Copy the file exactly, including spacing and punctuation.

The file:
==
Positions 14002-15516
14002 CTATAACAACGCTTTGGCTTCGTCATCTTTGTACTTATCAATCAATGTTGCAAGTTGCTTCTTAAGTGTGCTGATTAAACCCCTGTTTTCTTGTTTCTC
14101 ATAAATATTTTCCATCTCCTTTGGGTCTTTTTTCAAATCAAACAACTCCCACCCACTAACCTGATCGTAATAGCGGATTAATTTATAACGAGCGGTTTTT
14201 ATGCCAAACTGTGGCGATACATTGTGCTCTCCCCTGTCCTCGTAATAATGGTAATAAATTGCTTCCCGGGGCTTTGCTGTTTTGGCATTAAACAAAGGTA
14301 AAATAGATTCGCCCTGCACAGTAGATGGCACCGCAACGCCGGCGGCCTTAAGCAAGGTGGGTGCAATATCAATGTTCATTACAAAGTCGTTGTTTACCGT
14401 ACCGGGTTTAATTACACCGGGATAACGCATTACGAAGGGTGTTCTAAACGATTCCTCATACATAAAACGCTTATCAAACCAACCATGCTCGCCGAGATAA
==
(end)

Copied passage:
Positions 14002-15516
14002 CTATAACAACGCTTTGGCTTCGTCATCTTTGTACTTATCAATCAATGTTGCAAGTTGCTTCTTAAGTGTGCTGATTAAACCCCTGTTTTCTTGTTTCTC
14101 ATAAATATTTTCCATCTCCTTTGGGTCTTTTTTCAAATCAAACAACTCCCACCCACTAACCTGATCGTAATAGCGGATTAATTTATAACGAGCGGTTTTT
14201 ATGCCAAACTGTGGCGATACATTGTGCTCTCCCCTGTCCTCGTAATAATGGTAATAAATTGCTTCCCGGGGCTTTGCTGTTTTGGCATTAAACAAAGGTA
14301 AAATAGATTCGCCCTGCACAGTAGATGGCACCGCAACGCCGGCGGCCTTAAGCAAGGTGGGTGCAATATCAATGTTCATTACAAAGTCGTTGTTTACCGT
14401 ACCGGGTTTAATTACACCGGGATAACGCATTACGAAGGGTGTTCTAAACGATTCCTCATACATAAAACGCTTATCAAACCAACCATGCTCGCCGAGATAA